Entry 11 – Transmission
After a week of drills came proper live fire exercises. Commanding an armored vehicle isn’t that hard if someone tapes all the buttons over with English translations and the rest of the crew know what they are doing. A lot of the work is done by the on-board computer and the rest you get the hang of – after all, such machines are made with conscripts in mind.
I was slowly getting used to it and even passed my infantry firing trials flying colors. In fact, I was doing better than I had expected – I suppose it was the need to impress my new teammates that drove me. On the other hand, we received no word from the HQ the whole week and I was starting to get a bit nervous. Nobody else seemed disturbed though – everyone just went on about their business. That was about to change the next day.
The night sky was giving way to early morning’s crimson. The dawn found me still lying next to a campfire, listening to the soft crackling of embers and the other sounds of a military camp slowly waking. The stench of burnt gasoline permeating the place was mixed with the sweet smell of freshly-made coffee the earliest birds were walking around with. One moment everything was silent and minutes after, all I could hear were shuffling feet.
Where did all those zombies suddenly come from, I wondered, as I watched the confused commotion. Maybe a virus infected us all, in which case there was no point in getting up, was there.
Alas, no such luck. With my hopes dashed by a few words of greetings uttered in a friendly but disappointingly un-zombie-like manner, I slowly got on my feet and embarked upon a grand quest to find myself something to eat and something else to shoot.
A few hours and a couple of magazines later, the news arrived.
I was just about finished cleaning my gun when Espinoza, clearly upset, waved at me from across the yard. What now, I wondered, as I washed the rest of the grease off my hands and threw the rag on an empty barrel standing outside of the tent cover.
I made my way to the command area near the end of the camp. It wasn’t a tent per se – more like a semi-permanent structure made of canvas, plastic and sheet metal, its arced roof giving the impression of a much larger space. The inside was cramped but mercifully air-conditioned, unlike some of the living quarters in the camp, which was why so many preferred to bunk outside, preferring the annoyance of insect bites from a nearby river to that of sweltering greenhouse-like heat.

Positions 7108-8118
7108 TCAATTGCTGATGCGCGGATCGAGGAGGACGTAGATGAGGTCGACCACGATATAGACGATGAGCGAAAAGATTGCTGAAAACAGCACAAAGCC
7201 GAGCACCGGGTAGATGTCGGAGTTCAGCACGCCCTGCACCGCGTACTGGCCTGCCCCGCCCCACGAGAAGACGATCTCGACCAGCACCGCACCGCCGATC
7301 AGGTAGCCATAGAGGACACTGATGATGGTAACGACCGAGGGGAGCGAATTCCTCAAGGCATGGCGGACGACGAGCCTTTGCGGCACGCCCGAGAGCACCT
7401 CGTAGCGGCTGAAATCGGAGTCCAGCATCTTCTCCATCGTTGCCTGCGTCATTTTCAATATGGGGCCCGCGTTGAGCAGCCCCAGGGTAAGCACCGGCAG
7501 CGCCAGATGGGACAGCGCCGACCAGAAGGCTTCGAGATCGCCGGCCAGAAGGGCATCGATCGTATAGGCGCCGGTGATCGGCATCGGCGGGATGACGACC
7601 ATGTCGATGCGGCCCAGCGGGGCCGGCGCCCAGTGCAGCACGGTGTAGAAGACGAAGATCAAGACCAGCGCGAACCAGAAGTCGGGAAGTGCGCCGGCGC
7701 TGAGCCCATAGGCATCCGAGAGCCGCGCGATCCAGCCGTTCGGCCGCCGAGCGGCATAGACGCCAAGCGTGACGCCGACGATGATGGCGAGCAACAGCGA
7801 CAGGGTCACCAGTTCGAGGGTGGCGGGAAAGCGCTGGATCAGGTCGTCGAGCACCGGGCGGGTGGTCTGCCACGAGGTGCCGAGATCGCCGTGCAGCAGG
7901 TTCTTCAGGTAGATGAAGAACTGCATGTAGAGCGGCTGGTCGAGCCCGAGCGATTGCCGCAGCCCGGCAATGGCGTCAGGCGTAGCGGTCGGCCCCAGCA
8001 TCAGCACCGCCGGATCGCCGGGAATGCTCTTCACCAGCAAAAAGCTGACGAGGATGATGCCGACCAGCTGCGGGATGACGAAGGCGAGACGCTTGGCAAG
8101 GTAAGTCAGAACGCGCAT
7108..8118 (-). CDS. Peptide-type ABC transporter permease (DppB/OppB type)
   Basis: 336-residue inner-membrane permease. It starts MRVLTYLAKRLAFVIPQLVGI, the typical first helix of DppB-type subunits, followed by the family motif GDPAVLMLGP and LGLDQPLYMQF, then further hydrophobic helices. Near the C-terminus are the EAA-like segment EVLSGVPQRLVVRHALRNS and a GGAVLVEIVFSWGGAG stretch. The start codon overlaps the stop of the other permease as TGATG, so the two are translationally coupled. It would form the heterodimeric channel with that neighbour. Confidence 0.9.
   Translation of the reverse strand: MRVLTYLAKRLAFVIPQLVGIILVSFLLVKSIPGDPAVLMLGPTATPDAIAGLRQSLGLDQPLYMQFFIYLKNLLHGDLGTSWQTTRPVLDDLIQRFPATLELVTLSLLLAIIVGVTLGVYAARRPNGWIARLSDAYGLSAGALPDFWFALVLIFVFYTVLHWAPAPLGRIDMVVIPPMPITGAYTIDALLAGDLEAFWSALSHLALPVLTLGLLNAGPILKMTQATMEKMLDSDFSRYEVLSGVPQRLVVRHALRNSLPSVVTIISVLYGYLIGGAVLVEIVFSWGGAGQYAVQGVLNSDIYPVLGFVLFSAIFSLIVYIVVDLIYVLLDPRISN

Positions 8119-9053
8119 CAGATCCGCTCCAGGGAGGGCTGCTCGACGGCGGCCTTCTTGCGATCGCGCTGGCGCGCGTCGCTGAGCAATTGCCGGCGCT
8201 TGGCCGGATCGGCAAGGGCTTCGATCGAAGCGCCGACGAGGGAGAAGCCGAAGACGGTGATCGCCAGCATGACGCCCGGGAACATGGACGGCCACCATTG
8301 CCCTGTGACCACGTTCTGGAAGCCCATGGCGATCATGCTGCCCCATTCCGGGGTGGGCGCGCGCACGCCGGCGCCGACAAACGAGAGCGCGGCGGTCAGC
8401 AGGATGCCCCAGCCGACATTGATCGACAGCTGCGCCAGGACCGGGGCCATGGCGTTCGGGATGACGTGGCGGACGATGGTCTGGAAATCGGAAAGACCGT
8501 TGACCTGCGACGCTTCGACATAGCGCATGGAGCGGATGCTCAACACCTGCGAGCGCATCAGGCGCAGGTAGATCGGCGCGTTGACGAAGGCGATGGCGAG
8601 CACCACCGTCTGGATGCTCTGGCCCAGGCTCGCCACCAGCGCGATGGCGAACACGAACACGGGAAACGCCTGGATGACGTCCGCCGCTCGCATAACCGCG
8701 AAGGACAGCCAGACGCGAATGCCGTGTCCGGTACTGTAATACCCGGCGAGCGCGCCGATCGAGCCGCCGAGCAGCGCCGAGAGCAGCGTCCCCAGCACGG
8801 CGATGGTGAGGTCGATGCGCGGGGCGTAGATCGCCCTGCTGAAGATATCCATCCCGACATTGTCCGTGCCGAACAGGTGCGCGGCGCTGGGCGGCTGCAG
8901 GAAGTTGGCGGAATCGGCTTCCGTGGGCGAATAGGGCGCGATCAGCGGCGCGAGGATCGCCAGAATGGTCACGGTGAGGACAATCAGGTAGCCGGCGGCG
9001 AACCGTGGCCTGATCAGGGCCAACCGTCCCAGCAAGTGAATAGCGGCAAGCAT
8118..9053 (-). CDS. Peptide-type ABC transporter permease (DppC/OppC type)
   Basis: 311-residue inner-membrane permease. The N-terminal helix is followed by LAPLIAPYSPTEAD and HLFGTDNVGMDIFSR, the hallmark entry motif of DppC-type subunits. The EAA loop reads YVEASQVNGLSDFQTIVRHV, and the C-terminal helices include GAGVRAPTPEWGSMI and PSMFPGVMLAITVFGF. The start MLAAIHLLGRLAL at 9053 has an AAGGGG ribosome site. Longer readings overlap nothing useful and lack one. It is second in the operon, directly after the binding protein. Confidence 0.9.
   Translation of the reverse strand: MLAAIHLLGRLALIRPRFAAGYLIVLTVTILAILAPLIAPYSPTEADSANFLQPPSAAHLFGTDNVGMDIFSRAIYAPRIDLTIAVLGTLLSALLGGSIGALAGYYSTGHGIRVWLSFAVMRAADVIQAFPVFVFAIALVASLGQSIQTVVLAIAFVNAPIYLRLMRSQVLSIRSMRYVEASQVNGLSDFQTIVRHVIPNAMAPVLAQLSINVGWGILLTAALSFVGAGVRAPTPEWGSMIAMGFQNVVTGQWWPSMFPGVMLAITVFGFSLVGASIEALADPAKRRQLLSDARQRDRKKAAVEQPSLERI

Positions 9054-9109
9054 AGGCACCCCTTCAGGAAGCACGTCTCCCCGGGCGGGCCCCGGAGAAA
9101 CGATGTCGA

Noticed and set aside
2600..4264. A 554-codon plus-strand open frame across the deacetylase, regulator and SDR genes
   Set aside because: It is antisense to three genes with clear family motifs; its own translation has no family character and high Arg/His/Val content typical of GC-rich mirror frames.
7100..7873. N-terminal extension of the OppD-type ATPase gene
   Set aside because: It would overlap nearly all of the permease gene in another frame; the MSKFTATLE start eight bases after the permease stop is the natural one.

Jim Twocrows was already inside, staring intently at the communications laptop in the center of a large metal desk otherwise filled with maps, folders and unwashed coffee mugs. This was a place few dared to tread, the jealously guarded kingdom of our communications officer, a short stocky Iowan by the name of Marcus Abernathy.
“What’s new, Mark!” I greeted him from the door.
He cast a sour look upon me as he typically did at anyone who dared to trespass, all the while fiddling with the settings on another device the purpose of which I couldn’t even guess. Without giving me a second glance, he pointed at a chair next to the door.
“Sit. Don’t speak. Listen.”
Contrary to the man, Jim’s expression was an amused one as he mockingly crossed his mouth with his finger and shushed me. Next to him, Espinoza smacked her lips and tried to look patient when she clearly was not. After a few moments, the screen lit up with both an office and a person I recognized. Espinoza sneered.
“Nice to see you too, Gail,” replied the young black woman coolly. “And Jim.”
The tall Native American simply nodded in acknowledgment.
“I have news for you...”
“Took you long enough,” muttered Espinoza.
Undisturbed, the woman on the screen continued.
“Mister Murdoch sends his regards you all and is pleased with your progress. Soon, you’ll be ready to become his extended arm – or a mailed fist.”
Espinoza narrowed her eyes in reaction and Jim shifted his position uneasily, silently folding his arms. Ferguson clearly noticed.
“How are you happy with the arrangements and the tech?”
“Well,” I started, but Espinoza was faster with her situation assessment.
“The camp’s shit, the tanks are shit, the guns are shit... everything is shit, Ferguson. Some idiot decided to paint the tanks black and we have a bunch of coyotes and a drunk-ass sheriff in the neighborhood. How’s that for a report huh?”
“Right, thank you for the eloquent report, Gail. Let’s tackle this one by one. Colors – we’ll repaint those tanks, okay? When you return. Just... write down your preferences or something, we’ll figure something out. The tech, that’s another matter. Luckily for you...,” she smiled suddenly, “we’re way ahead of you. Tomorrow, you’re going to visit your army neighbors, there will be a gift waiting there for you, courtesy of Fort Irwin. Mister Murdoch called in a few favors and I’m sure you’ll be pleased.”
She suddenly grew more serious.
“Certainly pleased more than the U.S. Army, so... we don’t want any incidents, do you understand?”
Espinoza rolled her eyes, pouted and suddenly she strongly resembled a petulant schoolgirl more than a hardened merc.
“I’m serious, Gail,” Ferguson pressed the matter, leaning forward as if trying to impose the notion by her will alone.
“This is important, not just for me but for him. Do you understand?”
Ferguson scoffed, shook her head and broke the connection. That was odd, I thought, as I followed her out into the sunlight and another glorious day of training.